That’s the reason I don’t shift: I don’t have a less animal side and a more animal side to shift to. I can’t experience variations of any sort in the intensity of my animality. This lack of changes in one’s animality intensity IS contherianthropy; it’s not, as often misunderstood, that contherians are “balanced” or “half animal” or “50% shifted all the time”. It’s just that there is no human-animal spectrum at all, just one steady humanimal whole, where behaviours are not classified binarily (there may be classifications, but of another nature; not about whether said experience or behaviour sounds more human or more animal, feels closer to one’s animal identity or not).

Having to explain, over and over again, what contherianthropy is/is not was a big part of why I grew unsatisfied with labels and why I stopped using the word when discussing my animality. A lot of people were confused about what was contherianthropy and a lot of people still are confused, the lexicons are full of non-sense, but I’ve lost interest in debating the matter. But the point is that when a word is rendered meaningless by what people make of it, then it becomes useless to describe oneself. When I described myself as a contherian, people often didn’t get what I was experiencing, thinking it was something it’s not. With time also, I became more interested in the detail of how people experience their animality, so I realized that I prefer a longer, personal explanation than the umbrella of a label.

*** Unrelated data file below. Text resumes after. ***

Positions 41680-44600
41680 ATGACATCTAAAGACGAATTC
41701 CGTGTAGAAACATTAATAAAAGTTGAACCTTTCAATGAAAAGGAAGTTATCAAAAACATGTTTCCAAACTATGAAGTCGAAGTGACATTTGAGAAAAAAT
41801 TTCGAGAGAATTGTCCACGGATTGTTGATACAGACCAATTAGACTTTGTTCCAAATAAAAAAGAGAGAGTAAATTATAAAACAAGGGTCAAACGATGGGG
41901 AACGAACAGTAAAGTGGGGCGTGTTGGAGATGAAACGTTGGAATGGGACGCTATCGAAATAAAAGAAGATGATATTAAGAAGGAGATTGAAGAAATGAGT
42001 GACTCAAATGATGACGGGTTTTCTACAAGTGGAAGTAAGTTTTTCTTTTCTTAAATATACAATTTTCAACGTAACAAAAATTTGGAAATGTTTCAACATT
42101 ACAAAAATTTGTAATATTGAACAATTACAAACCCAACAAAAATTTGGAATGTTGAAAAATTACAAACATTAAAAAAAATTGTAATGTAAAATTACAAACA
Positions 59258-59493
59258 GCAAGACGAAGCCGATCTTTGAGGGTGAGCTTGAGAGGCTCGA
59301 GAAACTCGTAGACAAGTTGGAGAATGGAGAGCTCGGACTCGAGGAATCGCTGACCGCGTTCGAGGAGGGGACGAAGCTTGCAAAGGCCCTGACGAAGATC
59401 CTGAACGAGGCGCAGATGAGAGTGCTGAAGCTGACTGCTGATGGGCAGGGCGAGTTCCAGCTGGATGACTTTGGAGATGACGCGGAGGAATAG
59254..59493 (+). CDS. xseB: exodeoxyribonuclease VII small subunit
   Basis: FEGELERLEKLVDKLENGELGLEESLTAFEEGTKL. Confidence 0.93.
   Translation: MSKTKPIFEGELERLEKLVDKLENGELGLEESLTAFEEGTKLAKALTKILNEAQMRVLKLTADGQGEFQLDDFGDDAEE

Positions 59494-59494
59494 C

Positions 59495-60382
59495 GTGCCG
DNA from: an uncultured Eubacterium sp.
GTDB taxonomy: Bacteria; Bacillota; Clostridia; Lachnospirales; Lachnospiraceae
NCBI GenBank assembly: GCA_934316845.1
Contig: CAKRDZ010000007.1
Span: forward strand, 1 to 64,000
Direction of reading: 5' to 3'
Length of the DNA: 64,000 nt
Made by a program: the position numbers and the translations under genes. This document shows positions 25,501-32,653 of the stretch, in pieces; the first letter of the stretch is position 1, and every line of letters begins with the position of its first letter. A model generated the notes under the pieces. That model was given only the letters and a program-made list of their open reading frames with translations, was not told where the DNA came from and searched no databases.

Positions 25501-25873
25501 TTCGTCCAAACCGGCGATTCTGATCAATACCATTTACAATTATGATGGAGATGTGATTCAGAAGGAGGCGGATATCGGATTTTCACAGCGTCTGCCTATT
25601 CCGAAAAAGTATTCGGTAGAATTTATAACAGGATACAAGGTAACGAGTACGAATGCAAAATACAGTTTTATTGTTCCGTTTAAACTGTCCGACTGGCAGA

For this however, you first need to get rid of the old models. You see, I used to describe myself as a contherian, which means putting myself on the “non-shifting” end of the shifter’s spectrum. How many other therians out there are also trying to understand themselves through models that don’t suit them? I had to realize that this was just a paradigm framing my animality, and that it was not mine. It was irrelevant to me. Well, it’s relevant in the community, sometimes, because again it differentiates me from most animal-people (shifting therians, ie. animal-people who sometimes feel more or less intensely animal), so in a way I’m part of a minority. But it’s not relevant personally in that it says very little about my specific experience of being raven and clouded leopard.